The Customer Question Board


UX Research is about understanding our customer problems in order to improve our products. But, what if there are so many different customer problems that a team does not know what to explore next? Alignment on the research roadmap is key for user insights to be effective.

Colleagues and stakeholders need a clear view of what research is being done and the benefits of doing the research. Alignment increases the success rate and impact of research insights, and builds a user research mindset and culture.

A framework I’ve created and used to help align a team on research is called, "The UX Research Question Board.” The Question Board is simply that: It’s a board where a team places all their questions related to the customer or customer experience.

The Question Board can be used as an ongoing tracking tool to see how questions evolve over time. This framework helps especially when you are new on a team and need a quick way to learn about the product. It is part of the user researcher’s toolkit but can be used by anyone on a team (product managers, engineers, designers) who needs to plan a research roadmap.

How to use The Customer Question Board 

Step 1: Prepare the Team

The first step is to make sure your interdisciplinary team understands the objective of the exercise. Send out a calendar invite preparing for them to think about questions they have about the customer.

Step 2: Ask the Prompt

During the whiteboard session, ask the team to place questions on sticky notes, one sticky per question. "What do you want to learn about the user?"

Step 3: Discussing & Clustering

Ask the first teammate to talk about of their sticky notes. Have them place their note in a central area of a board. If others have similar questions, have them place their note next to the original. This is real-time affinity mapping. Continue for each teammate. The idea is to see how questions can be asked in many different ways.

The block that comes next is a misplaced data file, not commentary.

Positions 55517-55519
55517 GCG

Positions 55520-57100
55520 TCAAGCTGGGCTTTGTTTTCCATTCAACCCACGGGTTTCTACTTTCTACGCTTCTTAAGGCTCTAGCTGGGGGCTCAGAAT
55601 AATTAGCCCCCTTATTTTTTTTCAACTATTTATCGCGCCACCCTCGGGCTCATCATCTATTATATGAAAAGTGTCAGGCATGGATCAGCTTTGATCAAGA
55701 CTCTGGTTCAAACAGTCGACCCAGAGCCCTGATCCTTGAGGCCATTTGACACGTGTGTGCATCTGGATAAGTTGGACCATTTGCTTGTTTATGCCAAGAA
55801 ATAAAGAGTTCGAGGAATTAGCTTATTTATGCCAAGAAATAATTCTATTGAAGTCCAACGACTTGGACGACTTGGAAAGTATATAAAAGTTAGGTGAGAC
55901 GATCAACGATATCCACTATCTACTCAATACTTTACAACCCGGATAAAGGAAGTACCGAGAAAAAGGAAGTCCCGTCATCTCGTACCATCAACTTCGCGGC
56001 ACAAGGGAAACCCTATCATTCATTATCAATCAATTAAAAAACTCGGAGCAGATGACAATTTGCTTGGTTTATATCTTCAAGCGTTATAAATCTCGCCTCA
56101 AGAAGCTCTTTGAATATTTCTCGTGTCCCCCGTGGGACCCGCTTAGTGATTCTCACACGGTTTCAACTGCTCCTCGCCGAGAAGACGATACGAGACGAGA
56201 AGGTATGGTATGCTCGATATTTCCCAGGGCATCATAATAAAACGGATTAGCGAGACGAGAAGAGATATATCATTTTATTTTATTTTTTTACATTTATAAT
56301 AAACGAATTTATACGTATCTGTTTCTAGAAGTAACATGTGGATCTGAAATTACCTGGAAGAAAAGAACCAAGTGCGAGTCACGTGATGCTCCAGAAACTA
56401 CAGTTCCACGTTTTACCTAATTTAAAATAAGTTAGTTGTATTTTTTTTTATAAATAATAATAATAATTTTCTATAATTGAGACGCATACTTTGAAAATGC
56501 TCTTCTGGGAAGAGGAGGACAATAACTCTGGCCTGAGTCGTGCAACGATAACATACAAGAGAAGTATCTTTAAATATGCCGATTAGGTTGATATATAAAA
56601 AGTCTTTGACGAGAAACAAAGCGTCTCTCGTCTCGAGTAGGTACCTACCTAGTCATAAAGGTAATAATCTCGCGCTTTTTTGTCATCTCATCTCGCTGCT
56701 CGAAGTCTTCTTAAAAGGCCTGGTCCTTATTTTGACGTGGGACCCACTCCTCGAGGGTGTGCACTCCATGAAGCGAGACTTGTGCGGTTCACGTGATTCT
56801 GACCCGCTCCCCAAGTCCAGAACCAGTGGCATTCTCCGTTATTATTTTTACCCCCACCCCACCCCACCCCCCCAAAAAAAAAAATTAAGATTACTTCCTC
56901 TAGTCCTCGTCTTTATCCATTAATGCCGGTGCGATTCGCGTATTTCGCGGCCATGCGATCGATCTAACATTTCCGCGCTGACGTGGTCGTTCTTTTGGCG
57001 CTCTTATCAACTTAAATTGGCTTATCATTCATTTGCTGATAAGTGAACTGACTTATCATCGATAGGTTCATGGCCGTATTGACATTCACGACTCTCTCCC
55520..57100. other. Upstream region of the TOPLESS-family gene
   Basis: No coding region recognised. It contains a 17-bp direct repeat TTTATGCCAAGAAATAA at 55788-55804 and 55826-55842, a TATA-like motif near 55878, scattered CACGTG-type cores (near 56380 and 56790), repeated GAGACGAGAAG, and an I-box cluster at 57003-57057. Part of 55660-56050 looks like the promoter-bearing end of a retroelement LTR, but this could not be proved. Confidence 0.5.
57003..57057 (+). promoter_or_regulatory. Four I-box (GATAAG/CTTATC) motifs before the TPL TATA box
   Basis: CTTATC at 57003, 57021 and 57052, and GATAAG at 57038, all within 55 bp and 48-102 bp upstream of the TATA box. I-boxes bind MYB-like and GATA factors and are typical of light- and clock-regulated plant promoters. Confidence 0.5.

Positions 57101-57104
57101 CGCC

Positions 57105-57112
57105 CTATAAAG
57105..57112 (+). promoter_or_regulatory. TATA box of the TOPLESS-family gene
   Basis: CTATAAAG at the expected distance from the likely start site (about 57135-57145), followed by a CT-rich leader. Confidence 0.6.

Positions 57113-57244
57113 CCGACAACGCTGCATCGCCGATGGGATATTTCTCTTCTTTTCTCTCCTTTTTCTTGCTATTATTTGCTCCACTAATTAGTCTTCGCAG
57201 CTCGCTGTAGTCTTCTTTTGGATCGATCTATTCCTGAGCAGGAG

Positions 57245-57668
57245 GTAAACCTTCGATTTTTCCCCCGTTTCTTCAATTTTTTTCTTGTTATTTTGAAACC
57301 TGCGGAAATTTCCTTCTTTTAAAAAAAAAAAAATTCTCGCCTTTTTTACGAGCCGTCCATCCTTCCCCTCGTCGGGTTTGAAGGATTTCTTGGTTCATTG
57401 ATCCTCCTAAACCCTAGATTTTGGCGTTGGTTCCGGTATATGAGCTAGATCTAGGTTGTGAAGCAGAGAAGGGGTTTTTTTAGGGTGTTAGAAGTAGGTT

Step 4: Attitude vs Behavior

Now that you have bundles of questions, ask the team if the question bundle is about the customer’s attitude or behavior. An "attitude” is what people say or think (their perception) about a product or service. A “behavior” is what people do with the product or service. Create a vertical line in the center (the Y-axis). Place attitudinal questions on the left and behavioral questions on the right.

Step 5: Qual vs. Quant

Next, ask the team if the question bundles are about how often something is happening (quantitative questions) or figuring out why something might be happening and how to fix things (qualitative questions). Make an X-axis and place quant questions on the right and qual questions on the left.

Step 6: Vote

There should now be bundles of questions in four different quadrants. Have the team vote on which bundle is most important to explore first.

Step 7: Map Questions to Methods

For the bundle that had the most votes, the team can now figure out which user research method to use. There is transparency and alignment for the team to understand their next steps.

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Julia Cowing image
Julia Cowing
Senior User Researcher@Mailchimp
Julia Cowing is currently a User Researcher at Mailchimp creating frameworks and systems to scale research across company-wide initiatives. She looks to democratize user research to help product teams have confidence and clarity in direction, and focus on user centered processes.
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